Beekeeping is a complex profession that requires a lot of hard-won experience and attention, said a Siem Reap apiarist, or beekeeper. Despite the challenges of the industry, it provides invaluable benefits and assists farmers with pollination, improving the yield of many crops.

Suong Noy, a 55-years-old agricultural expert and owner of beekeeping operation Angkor Bee, in Siem Reap’s Angkor Thom area, said that without bees, the cultivation of many plant species would be far less productive.

Noy explained that the insects help to bring female and male pollen into contact with each other, so they are doing far more work than just creating honey – they are benefitting farms and gardens for miles around.

“It is a difficult job, without question – obviously we cannot communicate with our bees, and we have to plan our logistics very carefully – different plants flower at different times, whether kapok or rubber trees, or even different kinds of wild flowers. In addition, transporting the hives must be managed in such a way that the bees survive,” he said.

“They need to be moved at night, and cannot be transported during the day time. Generally, bees return to their hives by 7pm, so they must be moved after that time, but arrive at their new location in time for them to begin exploring in the morning,” he added.

Noy warned that the costs associated with keeping bees could be high, and that the profits were very dependent on the changing of the seasons, rainfall, and other climate change-affected factors.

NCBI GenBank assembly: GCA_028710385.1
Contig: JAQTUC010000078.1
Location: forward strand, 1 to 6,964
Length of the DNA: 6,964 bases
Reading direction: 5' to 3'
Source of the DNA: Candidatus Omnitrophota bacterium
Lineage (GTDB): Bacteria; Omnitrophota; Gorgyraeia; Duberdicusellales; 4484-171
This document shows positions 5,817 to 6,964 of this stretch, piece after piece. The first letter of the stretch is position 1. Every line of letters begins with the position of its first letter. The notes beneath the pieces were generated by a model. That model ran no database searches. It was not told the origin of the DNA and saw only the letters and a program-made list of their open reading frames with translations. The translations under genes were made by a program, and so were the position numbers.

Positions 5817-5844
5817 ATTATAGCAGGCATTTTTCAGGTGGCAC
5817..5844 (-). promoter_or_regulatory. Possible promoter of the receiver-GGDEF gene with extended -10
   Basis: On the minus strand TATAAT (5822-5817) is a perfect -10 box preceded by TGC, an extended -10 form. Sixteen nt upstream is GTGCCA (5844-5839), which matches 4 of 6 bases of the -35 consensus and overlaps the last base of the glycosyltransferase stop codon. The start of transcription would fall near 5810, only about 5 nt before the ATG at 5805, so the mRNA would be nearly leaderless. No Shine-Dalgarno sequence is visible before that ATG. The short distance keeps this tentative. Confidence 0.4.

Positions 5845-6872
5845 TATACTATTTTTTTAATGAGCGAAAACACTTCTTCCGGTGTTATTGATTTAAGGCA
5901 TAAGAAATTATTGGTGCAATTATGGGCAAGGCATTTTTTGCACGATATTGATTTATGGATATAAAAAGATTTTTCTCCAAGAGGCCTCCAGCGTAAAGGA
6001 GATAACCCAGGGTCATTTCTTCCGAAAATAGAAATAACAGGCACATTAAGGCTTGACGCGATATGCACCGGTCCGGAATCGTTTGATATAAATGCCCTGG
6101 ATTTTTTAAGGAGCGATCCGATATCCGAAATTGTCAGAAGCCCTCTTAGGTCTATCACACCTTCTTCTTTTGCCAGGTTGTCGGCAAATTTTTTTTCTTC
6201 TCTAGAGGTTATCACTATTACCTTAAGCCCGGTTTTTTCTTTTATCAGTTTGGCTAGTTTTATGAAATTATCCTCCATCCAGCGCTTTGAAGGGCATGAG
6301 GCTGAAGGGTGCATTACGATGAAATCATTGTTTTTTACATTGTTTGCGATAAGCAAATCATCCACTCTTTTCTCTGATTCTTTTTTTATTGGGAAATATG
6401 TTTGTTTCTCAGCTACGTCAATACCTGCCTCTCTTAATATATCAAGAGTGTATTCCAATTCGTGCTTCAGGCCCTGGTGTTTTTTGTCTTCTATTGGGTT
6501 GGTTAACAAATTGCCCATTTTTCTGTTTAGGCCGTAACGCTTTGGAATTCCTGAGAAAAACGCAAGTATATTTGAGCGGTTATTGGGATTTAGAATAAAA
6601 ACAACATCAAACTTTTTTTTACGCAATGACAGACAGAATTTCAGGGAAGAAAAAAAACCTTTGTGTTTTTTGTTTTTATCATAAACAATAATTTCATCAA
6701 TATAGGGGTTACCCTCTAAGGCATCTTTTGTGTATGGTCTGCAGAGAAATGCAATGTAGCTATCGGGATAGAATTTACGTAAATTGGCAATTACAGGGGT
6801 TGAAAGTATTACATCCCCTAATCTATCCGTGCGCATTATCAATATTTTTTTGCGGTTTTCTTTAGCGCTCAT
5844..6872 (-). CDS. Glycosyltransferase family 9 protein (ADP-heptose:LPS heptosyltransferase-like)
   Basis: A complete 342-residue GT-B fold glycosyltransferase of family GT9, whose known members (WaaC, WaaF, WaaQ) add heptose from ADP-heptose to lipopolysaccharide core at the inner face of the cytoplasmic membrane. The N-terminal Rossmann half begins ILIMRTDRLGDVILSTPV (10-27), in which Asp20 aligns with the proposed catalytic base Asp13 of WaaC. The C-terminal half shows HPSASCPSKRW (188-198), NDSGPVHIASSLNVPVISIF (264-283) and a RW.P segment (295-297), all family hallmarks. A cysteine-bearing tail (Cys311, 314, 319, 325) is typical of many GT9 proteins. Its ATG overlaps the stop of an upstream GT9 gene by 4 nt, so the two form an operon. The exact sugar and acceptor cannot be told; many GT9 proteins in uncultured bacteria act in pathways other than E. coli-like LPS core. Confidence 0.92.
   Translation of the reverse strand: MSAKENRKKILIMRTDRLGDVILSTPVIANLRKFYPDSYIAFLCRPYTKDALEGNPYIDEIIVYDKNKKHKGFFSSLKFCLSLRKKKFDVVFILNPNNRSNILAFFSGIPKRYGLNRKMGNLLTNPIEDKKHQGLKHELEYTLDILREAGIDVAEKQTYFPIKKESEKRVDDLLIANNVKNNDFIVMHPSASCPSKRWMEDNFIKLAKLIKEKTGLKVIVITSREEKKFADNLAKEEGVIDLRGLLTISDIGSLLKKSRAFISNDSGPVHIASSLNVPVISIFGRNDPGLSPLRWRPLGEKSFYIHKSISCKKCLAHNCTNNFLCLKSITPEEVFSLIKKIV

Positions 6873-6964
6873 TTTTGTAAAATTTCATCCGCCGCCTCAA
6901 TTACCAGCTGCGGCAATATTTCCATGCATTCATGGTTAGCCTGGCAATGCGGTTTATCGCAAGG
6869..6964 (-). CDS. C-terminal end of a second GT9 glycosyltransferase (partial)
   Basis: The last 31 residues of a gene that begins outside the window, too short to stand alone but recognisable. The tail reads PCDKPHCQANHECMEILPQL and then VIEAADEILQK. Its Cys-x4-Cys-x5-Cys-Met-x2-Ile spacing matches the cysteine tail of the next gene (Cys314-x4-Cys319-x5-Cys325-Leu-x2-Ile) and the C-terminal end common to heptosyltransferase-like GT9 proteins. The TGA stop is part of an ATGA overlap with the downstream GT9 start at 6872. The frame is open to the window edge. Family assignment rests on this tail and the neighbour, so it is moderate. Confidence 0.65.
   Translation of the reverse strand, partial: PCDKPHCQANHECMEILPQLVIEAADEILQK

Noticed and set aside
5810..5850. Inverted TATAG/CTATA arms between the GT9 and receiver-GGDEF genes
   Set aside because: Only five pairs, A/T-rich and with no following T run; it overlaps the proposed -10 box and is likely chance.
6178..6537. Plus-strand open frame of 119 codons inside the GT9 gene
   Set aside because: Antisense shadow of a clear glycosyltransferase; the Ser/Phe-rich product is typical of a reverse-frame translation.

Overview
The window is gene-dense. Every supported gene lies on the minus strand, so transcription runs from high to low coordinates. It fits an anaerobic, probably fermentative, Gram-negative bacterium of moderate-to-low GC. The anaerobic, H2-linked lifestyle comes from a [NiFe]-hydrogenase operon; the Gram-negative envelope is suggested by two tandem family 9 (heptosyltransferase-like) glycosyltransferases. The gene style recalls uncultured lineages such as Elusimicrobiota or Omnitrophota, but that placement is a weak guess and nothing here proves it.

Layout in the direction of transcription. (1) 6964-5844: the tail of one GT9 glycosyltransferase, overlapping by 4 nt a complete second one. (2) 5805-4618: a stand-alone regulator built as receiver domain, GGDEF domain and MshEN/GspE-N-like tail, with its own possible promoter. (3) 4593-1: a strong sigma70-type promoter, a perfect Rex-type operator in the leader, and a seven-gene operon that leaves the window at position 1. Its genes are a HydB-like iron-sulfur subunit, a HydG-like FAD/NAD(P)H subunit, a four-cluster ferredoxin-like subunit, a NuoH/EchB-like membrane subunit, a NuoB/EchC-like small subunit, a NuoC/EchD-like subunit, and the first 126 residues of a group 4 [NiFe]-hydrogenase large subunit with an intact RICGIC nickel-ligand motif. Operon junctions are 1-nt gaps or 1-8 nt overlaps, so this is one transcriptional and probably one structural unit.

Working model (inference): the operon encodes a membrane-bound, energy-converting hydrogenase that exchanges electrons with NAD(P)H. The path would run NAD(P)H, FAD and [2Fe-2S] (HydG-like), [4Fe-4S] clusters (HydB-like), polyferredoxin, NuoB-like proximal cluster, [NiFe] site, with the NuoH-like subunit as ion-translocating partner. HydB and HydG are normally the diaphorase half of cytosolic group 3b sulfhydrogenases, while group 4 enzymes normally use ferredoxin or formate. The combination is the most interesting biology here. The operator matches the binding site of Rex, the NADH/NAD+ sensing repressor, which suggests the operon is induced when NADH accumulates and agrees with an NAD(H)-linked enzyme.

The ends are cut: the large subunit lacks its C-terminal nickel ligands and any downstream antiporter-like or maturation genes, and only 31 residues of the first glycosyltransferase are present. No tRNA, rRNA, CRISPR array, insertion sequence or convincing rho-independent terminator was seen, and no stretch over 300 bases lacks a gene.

“For example, in previous years, my 200 hives have produced up to three tonnes of honey, whereas this year – because the weather has changed so quickly – we have harvested just one third of that. One other concern is the use of pesticides by farmers. They do not realise that they are also poisoning the bees,” he said.

“This is a high risk industry, but I intend to keep working at it. I want the industry to grow, and I want the cultivation of fruit crops to increase. Bees can do that,” he went on.

He explained that very specific skills were required to turn a profit, along with a wide range of knowledge of biodiversity.

Generally, once the hives are close to flowering plants it takes about 21 days to harvest honey, but this can vary, and it takes an expert to judge the perfect time to start collecting it.

“Two workers can care for 200 hives, but they must be very experienced, and know exactly what they are doing,” he said.

He added it is essential for the keepers to get to know their bees so they can monitor their health. The hives also needed to be kept clean, and free from other insects.

Thanks to his five years of experience, Noy has established a routine. He believes that even in when the bees are not producing honey, the hives should be inspected regularly.

“If a person is not prepared to commit to this, they should not be raising bees,” he said.